Luke, I understand your point, and that is why I caution you to not accept the broad claims you cited. "Some African cultures" and "some Chinese cultures" are undefined collectives. These observations are come from validated statistical surveys:
- Switzerland's high scores on uncertainty avoidance and future orientation help explain its centuries of political neutrality and world-renown banking industry.
- Singapore is known as a great place to do business because it is clean and safe and its people are well educated and hardworking. Ths is no surprise, considering Singapore's high scores on social collectivism, future orientation, and performance orientation.
- A worldwide survey of 30,000 managers by Trompenaars and Hampden-Turner, who prefer the term communitarianism to collectivism, found the highest degree of individualism in Israel, Romania, Nigeria, Canada, and the United States. Countries ranking lowest in individualism --thus qualifying as collectivist cultures--were Egypt, Nepal, Mexico, India, and Japan. Brazil, China, and France also ended up toward the collectivist end of the scale.
(From Organizational Behavior, Seventh Edition, by Robert Kreitner and Angelo Kinicki, McGraw Hill Irwin, 2007, pp 119-120 "International OB: Managing Across Cultures.")
Even, so I have to note that China scored only "toward the collectivist end"? Why not completely collectivist? See this report from a trusted source.
"How to Meet the Strategic Challenge Posed by China," by David P. Goldman, Imprimis, Hillsdale College, March 2018 • Volume 47, Number 3, here: https://imprimis.hillsdale.edu/how-to-meet-the-strategic-challenge-posed-by-china/
"... Nor is China unified. It has a written system of several thousand characters that takes seven years of elementary education to learn, working four hours a day with an ink brush, ink pot, and paper. Learning these characters well enough to read a school textbook or a newspaper is how the Chinese are socialized. The current generation is the first where the majority of Chinese understand the common language, due to the centralization of the state and the mass media. But the Chinese still speak very different languages. Cantonese and Mandarin are as different as Finnish and French. In Hong Kong, you’ll see two Chinese screaming at each other in broken English because one speaks Mandarin and the other speaks Cantonese and they don’t have a word in common.
"China is inherently unstable because all that holds it together is an imperial culture and the tax collector in Beijing. It is like a collection of very powerful, oppositely charged magnets held together by super glue—it looks stable, but it isn’t.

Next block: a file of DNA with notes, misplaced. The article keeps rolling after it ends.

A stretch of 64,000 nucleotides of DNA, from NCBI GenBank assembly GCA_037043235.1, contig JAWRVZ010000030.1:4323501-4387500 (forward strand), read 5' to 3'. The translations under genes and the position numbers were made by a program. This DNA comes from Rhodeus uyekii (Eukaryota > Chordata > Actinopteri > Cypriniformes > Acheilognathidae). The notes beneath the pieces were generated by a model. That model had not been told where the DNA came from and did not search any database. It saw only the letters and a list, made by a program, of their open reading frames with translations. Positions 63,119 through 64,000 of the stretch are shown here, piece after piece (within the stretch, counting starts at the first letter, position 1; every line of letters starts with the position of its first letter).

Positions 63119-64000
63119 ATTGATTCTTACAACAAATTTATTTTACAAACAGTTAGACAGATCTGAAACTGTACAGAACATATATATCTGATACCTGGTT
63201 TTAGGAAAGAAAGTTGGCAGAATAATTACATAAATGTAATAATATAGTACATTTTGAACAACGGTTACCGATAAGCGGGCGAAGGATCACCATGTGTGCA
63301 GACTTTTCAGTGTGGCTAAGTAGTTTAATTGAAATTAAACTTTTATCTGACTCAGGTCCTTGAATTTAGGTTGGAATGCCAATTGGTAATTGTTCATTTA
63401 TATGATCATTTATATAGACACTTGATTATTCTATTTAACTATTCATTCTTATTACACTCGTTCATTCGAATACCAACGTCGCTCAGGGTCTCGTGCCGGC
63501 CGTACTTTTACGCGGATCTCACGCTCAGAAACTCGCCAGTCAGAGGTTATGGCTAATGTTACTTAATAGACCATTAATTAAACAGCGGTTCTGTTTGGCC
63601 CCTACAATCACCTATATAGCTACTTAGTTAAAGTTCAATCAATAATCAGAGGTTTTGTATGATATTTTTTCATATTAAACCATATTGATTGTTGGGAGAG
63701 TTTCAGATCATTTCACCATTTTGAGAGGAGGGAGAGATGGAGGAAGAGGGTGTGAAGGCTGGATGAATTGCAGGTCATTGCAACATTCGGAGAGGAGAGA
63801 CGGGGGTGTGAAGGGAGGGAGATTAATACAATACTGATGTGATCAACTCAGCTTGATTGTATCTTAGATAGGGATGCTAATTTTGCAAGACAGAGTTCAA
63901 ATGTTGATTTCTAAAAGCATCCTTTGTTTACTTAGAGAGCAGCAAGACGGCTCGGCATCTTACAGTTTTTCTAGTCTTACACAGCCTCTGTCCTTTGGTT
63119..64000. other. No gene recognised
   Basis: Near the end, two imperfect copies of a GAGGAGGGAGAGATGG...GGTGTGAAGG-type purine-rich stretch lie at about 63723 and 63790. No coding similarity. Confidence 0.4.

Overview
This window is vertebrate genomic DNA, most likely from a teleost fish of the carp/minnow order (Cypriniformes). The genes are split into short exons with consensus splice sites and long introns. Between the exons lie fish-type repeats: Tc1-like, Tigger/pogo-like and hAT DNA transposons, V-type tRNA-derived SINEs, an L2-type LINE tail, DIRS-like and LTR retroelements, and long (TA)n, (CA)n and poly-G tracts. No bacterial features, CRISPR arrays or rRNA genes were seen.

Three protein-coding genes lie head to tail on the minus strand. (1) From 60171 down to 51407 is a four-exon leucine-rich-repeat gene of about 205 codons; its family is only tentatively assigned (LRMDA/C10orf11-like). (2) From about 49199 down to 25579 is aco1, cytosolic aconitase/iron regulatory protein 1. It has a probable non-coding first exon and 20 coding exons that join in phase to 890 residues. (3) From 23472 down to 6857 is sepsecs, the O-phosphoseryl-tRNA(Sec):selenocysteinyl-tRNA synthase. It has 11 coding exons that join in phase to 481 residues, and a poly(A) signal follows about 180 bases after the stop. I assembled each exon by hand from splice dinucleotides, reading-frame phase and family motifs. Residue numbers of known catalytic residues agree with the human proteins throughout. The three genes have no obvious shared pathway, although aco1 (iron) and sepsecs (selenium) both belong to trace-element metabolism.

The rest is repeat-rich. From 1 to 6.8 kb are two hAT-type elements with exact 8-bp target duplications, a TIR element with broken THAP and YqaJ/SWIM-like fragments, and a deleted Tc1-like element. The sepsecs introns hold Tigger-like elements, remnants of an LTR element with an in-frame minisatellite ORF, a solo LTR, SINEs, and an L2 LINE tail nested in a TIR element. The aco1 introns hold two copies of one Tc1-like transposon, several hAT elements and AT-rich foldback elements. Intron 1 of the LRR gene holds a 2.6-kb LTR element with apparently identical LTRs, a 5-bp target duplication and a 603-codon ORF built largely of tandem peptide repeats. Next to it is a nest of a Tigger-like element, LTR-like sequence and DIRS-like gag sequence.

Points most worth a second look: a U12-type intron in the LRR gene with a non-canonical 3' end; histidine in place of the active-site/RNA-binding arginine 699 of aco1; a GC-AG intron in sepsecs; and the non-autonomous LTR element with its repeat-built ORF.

"China’s Communist Party government is a merciless meritocracy, which is one reason the Chinese have difficulty understanding American politics. If you’re in the Chinese leadership, you made it there by scoring high on a long series of exams, starting at age twelve—which means you haven’t met a stupid person since you were in junior high school. The fact that democracies can frequently advance stupid people—we are entitled to do that if we wish—doesn’t make sense to the Chinese. The one thing President Xi Jinping cannot do is get his child into Peking University unless that child scores high on his exams. Here in America, you can buy your way into Harvard. You can’t do that in China. So while the Chinese Communist Party is not a particularly efficient organization, and is certainly not a moral one, it has a lot of incredibly smart people in it."
At some dinner meeting or other, someone who had been to both places, corrected me when I placed Chinese and Japanese society in the same culture of collectivism. It is true that Japanese studiously avoid conflict. However, unlike in Japan, on a crowded street in China, very much unlike in Japan, you might see two men pushing and hitting each other in an argument. And, as noted above, you are not likely to see that in Singapore or Switzerland.
Note, also, above Nigeria is said to be "individualist." It depends. Some peoples or tribes there are; others are not. Among some people, it is expected that you will grow up and leave your parents' home, and probably leave your village. Nigeria's biggest cities bustle, as all urban cultures do.
These statistics are broad sample of big numbers. One aspect of globalism is that it is a direct outgrowth of urbanism. Cities draw people from the traditional countrysides. They lose their original cultures and adopt new norms. It is not perfect Randian individualism, but it is a broad trend. And China has seen the largest migration in human history with truly millions of young girls, 15 to 18 years of age, leaving the farms for the cities. It has been going on since about 1985, so that's a full generation.